Good news from Russia is a rarity. But today is one of the those rare days. After four and a half years in prison on fabricated charges, the labor activist Valentin Urusov has been released. His release comes ten days after a Khangalssk district court decision. According to Andrei Demidov, the deputy director of Collective Action, Urusov plans to continue his work as a labor and human rights organizer.
Congratulations to Urusov, his family, and all those who tirelessly agitated for his freedom!
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- By Sean — 10 years ago
Russia outer face is one of a reemerging, “assertive” power while its inner core is rotting. That’s what demographer Murray Feshbach argues in his latest comment, “Behind the Bluster, Russia is Collapsing,” in the Washington Post.
Russia’s demographic problem is well known. Russia’s population declined by 237,800 in 2007, as the number of deaths was greater than the number of births by 477,770. This was better than in 2006 when the the number of deaths exceeded births by 687,100, but figure remains startling nonetheless. The main projection most experts cite is that by 2050, Russia’s population will decline by 30%. Not much for a resurgent power to celebrate there.
The Russian government has taken notice, but in pure campaignist fashion has turned to making June 12, Russia Day, into “sex day” to promote procreation. Officially called “Give Birth to a Patriot on Russia Day,” was the brainchild of Ulyanovsk governor Sergei Morozov to get women to squeeze out a few more for the Motherland. A variety of incentives are offered to couples who gave birth of this golden day: refrigerators, TV sets, washing machines and also cold hard cash. According to Yasha Levine, the grand prize was a brand new Russian jeep aptly titled the UAZ-Patriot.
Russia’s efforts to increase births don’t stop at the ridiculous. There are other practical, though also ineffective, measures being taken to increase the population. One is an emerging anti-abortion movement. Americans will be surprised to find that in Russia anti-abortionists don’t reside in the church. Rather, they are found among the very people and in the very clinics that perform abortions. Nor is the concern about some soul filled zygote or the threshold of life, but about women’s health and population decline.
Still, however noble these efforts my be, the problem as Feshbach outlines is not more breeding as it is keeping the ones you have alive and healthy. As he rhetorically asks, “So what’s killing the Russians? All the usual suspects — HIV/AIDS, tuberculosis, alcoholism, cancer, cardiovascular and circulatory diseases, suicides, smoking, traffic accidents — but they occur in alarmingly large numbers, and Moscow has neither the resources nor the will to stem the tide.”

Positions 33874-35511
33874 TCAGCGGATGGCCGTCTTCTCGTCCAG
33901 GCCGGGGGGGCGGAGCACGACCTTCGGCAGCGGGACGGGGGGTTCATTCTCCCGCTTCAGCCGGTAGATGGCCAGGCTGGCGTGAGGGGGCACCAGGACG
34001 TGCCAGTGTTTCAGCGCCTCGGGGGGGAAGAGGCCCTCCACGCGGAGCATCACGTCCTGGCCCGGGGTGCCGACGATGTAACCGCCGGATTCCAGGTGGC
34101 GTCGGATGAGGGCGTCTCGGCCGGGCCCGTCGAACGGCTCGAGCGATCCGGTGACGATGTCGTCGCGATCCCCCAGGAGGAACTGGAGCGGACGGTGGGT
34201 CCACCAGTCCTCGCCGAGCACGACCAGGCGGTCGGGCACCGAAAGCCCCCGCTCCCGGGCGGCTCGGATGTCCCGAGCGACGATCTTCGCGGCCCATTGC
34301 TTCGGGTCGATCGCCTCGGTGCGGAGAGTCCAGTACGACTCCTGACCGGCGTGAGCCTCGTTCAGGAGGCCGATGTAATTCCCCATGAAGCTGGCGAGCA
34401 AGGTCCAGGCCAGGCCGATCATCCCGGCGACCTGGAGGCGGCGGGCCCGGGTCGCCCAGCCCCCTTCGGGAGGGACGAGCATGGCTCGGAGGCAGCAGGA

Here is a sample of his startling statistics (these are also statistics he presented at a talk at UCLA last spring, which for any naysayers are not his concoction but are based on Russian government figures and the work of Russian demographers):
Three times as many Russians die from heart-related illnesses as do Americans or Europeans, per each 100,000 people.
Tuberculosis deaths in Russia are about triple the World Health Organization‘s definition of an epidemic, which is based on a new-case rate of 50 cases per 100,000 people.
Average alcohol consumption per capita is double the rate the WHO considers dangerous to one’s health.
About 1 million people in Russia have been diagnosed with HIV or AIDS, according to WHO estimates.
Using mid-year figures, it’s estimated that 25 percent more new HIV/AIDS cases will be recorded this year than were logged in 2007.
He goes on,
And then there’s tuberculosis — remember tuberculosis? In the United States, with a population of 303 million, 650 people died of the disease in 2007. In Russia, which has a total of 142 million people, an astonishing 24,000 of them died of tuberculosis in 2007. Can it possibly be coincidental that, according to Gennady Onishchenko, the country’s chief public health physician, only 9 percent of Russian TB hospitals meet current hygienic standards, 21 percent lack either hot or cold running water, 11 percent lack a sewer system, and 20 percent have a shortage of TB drugs? Hardly.
TB, the famed disease of the 19th century taking 24,000 lives a year and the reasons for its death touch are inadequate medicines and facilities. That’s scary indeed.
I have only one quibble with Feshbach. And it’s not about his figures or the seriousness of the issue. It’s about his juxtaposing Russia’s recent projecting of its external power with internal decay as if it is some kind of contradiction. Not so in the least. It is precisely when a power begins to rot from the inside does it flex its imperial muscle on the outside. There’s just nothing better, or it seems more ideologically effective, than displacing an internal crisis on to the body of the external Other.
Thanks to frequent SRB commentor Kolya for pointing to the article.
- By Sean — 13 years ago
Last year I was in a Moscow taxi riding from Sheremetevo to my apartment at Profsoiuznaia after spending Christmas in Germany. Of course I began talking to the driver, asking questions about himself, and his family. He happily told me that he had four sons. As a joke I told him that he was raising an army. To this day I don’t know if it was my bad Russian or that my mention of the word “army” brought him such immediate and undeniable disgust. “I wouldn’t send one of my sons to the damn army. I won’t let them take not a one.” I then explained to him what I meant by the comment. He replied, “Not an army, a football team!”